Next, let’s start with just the 500 largest companies, like we did in the US, and this time I’ll use a higher slippage (0.5% per trade) to offset currency exchange, commissions, and stamp duty . The results are poor. But if you expand your universe to the top 1000 companies, you’ll get a excess return on the MSCI Europe index of 3% per annum. Top 1500 companies? 6.5% per year. Top 3,000 companies? 13.5% per year.
Here is a more visual example. This is the performance of the Core Combination system in the 3,000 largest public companies in the US and Canada, in 20 “cubes”, over the last ten years, rebalancing monthly. If you bought the shares ranked 95 to 100, you would get 15.5%; if you bought the shares ranked 0 to 5, you would lose 2.7%.
Now here’s how the same ranking system performed on the top 3,000 European stocks. The top 5% earn a staggering 25.5% annually.
What makes this better is that these results are truly out of sample. When designing the main combination system, we drew to some extent on our experience with backtesting US equities. We didn’t actually test the ranking system much (we didn’t want to over-optimize it), but most of the factors had been individually tested. On the other hand, we did absolutely no testing on European stocks, for which we only recently added data. This is a completely new dataset that we have never tested at all.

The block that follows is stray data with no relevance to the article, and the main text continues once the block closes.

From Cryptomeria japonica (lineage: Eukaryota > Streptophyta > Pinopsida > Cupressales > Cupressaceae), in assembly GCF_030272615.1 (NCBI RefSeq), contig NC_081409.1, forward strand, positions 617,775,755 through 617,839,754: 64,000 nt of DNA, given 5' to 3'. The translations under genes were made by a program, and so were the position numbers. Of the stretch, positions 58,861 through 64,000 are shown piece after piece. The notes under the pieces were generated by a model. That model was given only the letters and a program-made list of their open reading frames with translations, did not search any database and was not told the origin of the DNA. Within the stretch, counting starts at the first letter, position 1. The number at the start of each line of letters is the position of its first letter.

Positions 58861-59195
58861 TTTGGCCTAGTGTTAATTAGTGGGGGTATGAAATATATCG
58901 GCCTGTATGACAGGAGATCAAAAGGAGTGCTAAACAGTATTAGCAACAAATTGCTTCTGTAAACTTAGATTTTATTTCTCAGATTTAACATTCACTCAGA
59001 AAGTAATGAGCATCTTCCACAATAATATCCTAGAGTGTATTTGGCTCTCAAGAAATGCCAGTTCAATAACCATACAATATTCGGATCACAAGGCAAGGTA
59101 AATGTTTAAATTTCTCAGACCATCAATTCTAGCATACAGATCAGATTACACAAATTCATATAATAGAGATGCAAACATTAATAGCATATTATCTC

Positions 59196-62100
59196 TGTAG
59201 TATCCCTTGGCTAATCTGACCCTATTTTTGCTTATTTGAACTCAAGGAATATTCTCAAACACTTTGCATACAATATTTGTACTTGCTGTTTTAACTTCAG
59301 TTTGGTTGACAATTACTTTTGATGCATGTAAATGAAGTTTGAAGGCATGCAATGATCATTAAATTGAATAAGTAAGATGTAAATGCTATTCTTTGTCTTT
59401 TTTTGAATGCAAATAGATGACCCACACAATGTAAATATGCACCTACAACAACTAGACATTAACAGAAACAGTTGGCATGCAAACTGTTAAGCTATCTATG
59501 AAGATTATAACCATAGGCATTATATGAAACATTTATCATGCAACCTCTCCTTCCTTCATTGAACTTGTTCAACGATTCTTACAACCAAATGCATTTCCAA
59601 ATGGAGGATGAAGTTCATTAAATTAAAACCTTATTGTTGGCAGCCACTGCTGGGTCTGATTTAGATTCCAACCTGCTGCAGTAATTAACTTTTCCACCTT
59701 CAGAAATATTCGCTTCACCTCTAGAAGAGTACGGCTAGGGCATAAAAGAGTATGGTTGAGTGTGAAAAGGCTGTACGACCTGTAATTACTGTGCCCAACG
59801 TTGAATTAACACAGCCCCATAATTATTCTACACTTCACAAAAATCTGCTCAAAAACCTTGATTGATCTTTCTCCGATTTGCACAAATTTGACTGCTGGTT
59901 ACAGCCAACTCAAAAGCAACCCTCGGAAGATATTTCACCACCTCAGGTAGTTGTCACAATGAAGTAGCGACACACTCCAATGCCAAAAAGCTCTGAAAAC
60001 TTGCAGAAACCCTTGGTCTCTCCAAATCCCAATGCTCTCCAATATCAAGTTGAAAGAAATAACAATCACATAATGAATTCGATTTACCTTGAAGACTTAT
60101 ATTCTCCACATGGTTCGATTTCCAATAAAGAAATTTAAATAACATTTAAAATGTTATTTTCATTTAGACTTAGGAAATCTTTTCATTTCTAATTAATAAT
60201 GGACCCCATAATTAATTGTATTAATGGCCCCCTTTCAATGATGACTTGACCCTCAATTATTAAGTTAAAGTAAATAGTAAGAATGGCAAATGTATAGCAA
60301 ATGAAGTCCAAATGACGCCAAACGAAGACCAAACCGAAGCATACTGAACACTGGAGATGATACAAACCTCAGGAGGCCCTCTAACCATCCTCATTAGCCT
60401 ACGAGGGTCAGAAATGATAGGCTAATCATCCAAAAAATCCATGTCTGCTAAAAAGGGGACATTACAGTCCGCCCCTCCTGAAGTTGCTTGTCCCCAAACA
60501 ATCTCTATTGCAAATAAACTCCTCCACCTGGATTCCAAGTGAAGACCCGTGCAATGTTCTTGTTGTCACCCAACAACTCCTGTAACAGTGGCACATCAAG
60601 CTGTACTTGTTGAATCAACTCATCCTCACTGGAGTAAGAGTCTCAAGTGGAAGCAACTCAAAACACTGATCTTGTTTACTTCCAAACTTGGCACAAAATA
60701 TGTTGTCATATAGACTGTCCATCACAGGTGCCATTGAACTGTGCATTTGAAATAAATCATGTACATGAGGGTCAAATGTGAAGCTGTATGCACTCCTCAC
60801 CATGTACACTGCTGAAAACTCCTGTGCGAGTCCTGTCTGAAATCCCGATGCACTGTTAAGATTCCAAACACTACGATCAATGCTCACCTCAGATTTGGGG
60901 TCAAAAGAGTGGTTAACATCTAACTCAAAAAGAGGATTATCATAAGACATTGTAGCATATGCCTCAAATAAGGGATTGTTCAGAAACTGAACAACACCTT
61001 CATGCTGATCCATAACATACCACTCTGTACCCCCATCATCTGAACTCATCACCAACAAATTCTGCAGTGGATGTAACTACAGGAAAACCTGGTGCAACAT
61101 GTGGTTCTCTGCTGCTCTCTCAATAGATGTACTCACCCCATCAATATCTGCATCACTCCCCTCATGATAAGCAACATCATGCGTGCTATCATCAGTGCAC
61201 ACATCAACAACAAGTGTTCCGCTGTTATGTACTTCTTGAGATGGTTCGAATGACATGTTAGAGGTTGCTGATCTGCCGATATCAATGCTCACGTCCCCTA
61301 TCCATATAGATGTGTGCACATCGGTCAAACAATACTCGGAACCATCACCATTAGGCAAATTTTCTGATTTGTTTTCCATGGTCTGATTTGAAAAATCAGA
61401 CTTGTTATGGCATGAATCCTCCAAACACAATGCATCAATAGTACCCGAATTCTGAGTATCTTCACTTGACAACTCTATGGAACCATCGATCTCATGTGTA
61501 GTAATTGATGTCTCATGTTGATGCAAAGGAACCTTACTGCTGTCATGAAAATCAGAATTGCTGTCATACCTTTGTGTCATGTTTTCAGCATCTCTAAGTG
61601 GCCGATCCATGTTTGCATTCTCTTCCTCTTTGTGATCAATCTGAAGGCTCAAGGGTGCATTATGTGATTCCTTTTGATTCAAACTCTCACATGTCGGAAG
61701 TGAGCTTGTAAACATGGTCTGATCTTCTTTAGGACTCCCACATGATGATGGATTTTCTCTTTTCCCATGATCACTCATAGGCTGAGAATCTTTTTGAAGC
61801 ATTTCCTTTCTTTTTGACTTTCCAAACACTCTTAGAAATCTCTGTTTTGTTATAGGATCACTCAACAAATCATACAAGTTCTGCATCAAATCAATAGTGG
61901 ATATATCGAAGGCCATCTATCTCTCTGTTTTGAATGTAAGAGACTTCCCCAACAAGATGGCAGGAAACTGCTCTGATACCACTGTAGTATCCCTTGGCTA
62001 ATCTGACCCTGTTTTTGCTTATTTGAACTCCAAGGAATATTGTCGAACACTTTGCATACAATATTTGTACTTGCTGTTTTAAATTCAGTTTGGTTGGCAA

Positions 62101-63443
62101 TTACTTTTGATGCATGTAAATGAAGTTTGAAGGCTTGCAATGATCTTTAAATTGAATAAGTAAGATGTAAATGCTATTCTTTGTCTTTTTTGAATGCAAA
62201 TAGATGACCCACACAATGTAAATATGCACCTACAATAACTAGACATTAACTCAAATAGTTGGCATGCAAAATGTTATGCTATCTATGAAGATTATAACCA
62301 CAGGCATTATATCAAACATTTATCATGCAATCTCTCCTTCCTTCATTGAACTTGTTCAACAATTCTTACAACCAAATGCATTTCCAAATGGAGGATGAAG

So you can see that it is much easier to pick winning stocks in Europe. You can use all the factors that appear to have been arbitrated in the US to create winning screens and ranking systems.
Part Three: Business Costs
Business costs should not be taken lightly. Currency conversion fees will range from 0.02% to a whopping 1%, depending on the broker and currency. Fees can be significantly higher than for US stocks. Stamp duty can be expensive: the UK charges 0.5% on all share purchases, France charges 0.3%, Spain 0.2%, Italy 0.1%, and Ireland tops them all. everyone, charging 1% (note that these taxes are only charged when purchase a stock, not when you sell it). There are some stocks and some exchanges that are difficult or impossible to trade from the US and while some brokers allow European trading in retirement accounts, others don’t, and one (Fidelity) has you place them over the phone.
Part Four: Some European Stocks to Buy
I currently have shares in 18 European companies. My biggest holdings are in EdiliziAcrobatica (EDAC:ITA), a Genoese construction company; Arctic Paper (ATC:POL), a Polish paper manufacturer; Anglo-Eastern Plantations (AEP:GBR), a British company that owns rubber and palm oil plantations in Indonesia and Malaysia; Torpol (TOR:POL), a Polish railway infrastructure construction company; and Western Bulk Chartering (WEST:NOR), a Norwegian shipping company. (I take Peter Lynch’s saying to heart: the duller a company sounds, the better investment it’s likely to be.) But I’m sure you can find plenty of other gems if you look hard enough.
Or maybe not even that hard.